As of July 1, 2023, Montgomery County, MD now requires radon testing for both multifamily (including condominiums) and single-family rental properties that are at or below grade. This mandate also includes the disclosure and mitigation of radon hazards above a specified action level (above 4 pCi/L). Landlords must provide a recent test result at the time of lease signing.
U.S. Environmental Protection Agency has identified Montgomery County is one of the eight counties in Maryland that has the highest potential indoor radon levels. It’s important to note that testing remains the only reliable method to determine significant radon exposure within a residence.
What Type of Rental Units Require Radon Testing?
This new regulation of Montgomery County Code (Section 29-35E) is applicable to ground-contact or basement units in residential rentals, encompassing single-family homes as well as multifamily dwelling units like condominiums.
Landlord’s Responsibility Prior to Leasing
The landlord bears the responsibility of conducting a radon test by a professional prior to leasing a unit to a prospective tenant, ensuring that the test has been performed within three years of the lease date.
The cost of testing is the landlord’s obligation.
For new leases or lease renewals, the landlord must provide the tenant with the following information and include it in the lease or an addendum:
- A copy of radon test results indicating that the concentration of radon is below the EPA’s recommended action level,
- Assurance that the test was conducted less than three years before the lease date,
- Accessibility to the EPA’s pamphlet via electronic link or in hard copy upon tenant request.
Landlord’s Responsibility To Existing Tenants
Tenant(s) have the right, at their expense, to conduct a radon test or hiring a licensed radon professional to do so. If a radon test conducted by the tenant or a professional indicates a radon hazard at a level of 4 pCi/L or higher, the tenant must notify the landlord in writing within 14 days and provide a copy of the test results.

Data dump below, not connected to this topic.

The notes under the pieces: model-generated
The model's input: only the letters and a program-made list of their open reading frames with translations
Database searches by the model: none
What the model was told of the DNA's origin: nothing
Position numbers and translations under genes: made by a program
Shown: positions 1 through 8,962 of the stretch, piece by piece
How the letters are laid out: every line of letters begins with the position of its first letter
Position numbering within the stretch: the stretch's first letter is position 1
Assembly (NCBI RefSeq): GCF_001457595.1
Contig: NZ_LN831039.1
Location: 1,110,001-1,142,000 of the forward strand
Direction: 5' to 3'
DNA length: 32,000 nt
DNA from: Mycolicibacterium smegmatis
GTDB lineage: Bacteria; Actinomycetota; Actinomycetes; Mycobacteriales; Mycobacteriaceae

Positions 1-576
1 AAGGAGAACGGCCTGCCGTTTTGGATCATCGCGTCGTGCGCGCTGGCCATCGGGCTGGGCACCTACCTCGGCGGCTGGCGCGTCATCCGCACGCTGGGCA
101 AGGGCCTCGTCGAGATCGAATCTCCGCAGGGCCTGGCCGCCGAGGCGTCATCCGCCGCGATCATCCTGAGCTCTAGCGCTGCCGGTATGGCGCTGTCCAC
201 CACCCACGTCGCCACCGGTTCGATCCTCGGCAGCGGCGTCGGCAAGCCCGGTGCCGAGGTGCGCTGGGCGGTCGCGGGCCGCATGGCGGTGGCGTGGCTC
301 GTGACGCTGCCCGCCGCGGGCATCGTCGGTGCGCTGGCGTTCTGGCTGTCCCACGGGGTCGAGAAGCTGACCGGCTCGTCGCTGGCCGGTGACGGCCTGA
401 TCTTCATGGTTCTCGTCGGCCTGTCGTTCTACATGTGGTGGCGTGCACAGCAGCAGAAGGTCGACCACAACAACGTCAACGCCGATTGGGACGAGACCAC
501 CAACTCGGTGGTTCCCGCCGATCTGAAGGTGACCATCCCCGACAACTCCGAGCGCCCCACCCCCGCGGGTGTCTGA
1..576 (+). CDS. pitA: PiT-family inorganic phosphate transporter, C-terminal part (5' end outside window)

The landlord is then required to conduct a follow-up test in accordance with EPA standards.
Within 90 days of a confirmed test, the landlord must take steps to reduce radon levels below the action level of 4 pCi/L and provide the tenant with a final copy of the third-party professional test results.
In the case of a positive reading exceeding 4 pCi/L, an existing tenant has the right to terminate the lease without any financial penalties or loss of security deposit if the landlord fails to mitigate the issue (in accordance with Chapter 29-35f). To terminate and vacate the premises, the tenant must provide written notice to the landlord. The notice can become effective immediately upon receipt by the landlord or as mutually agreed upon by both parties to allow the tenant to find alternative housing.
Frequently Asked Questions
When do landlords have to do radon testing?
Starting July 2023, landlords are required to test new leases and lease renewals by providing a professional radon test result conducted within three years of lease signing. Existing tenants with month-to-month leases or existing leases have the option to test the unit and inform the landlord in writing within 14 days if the radon test results exceed 4 pCi/L. Upon receiving the notice, the landlord must hire a licensed radon professional to confirm the results within 14 days. If confirmed, the landlord has 90 days to perform radon mitigation on the premises and reduce radon levels below 4 pCi/L.
Can we just order the test kit and do it on our own?
Can the landlord conduct the test using a radon test kit or is it required to be performed by a licensed radon company?
A landlord is required to furnish test results conducted by a licensed radon professional, adhering to the EPA-recommended radon testing standard.
If the tenant requests a test, who is responsible for the associated expense?
Does a house with a pre-existing radon mitigation system still require testing for radon prior to being rented?
What should be done if the test results of a unit already equipped with a mitigation system are at or above 4 pCi/L?
A landlord must engage the services of a licensed radon professional to address any issues with the existing mitigation system and ensure that radon levels are brought down below 4 pCi/L.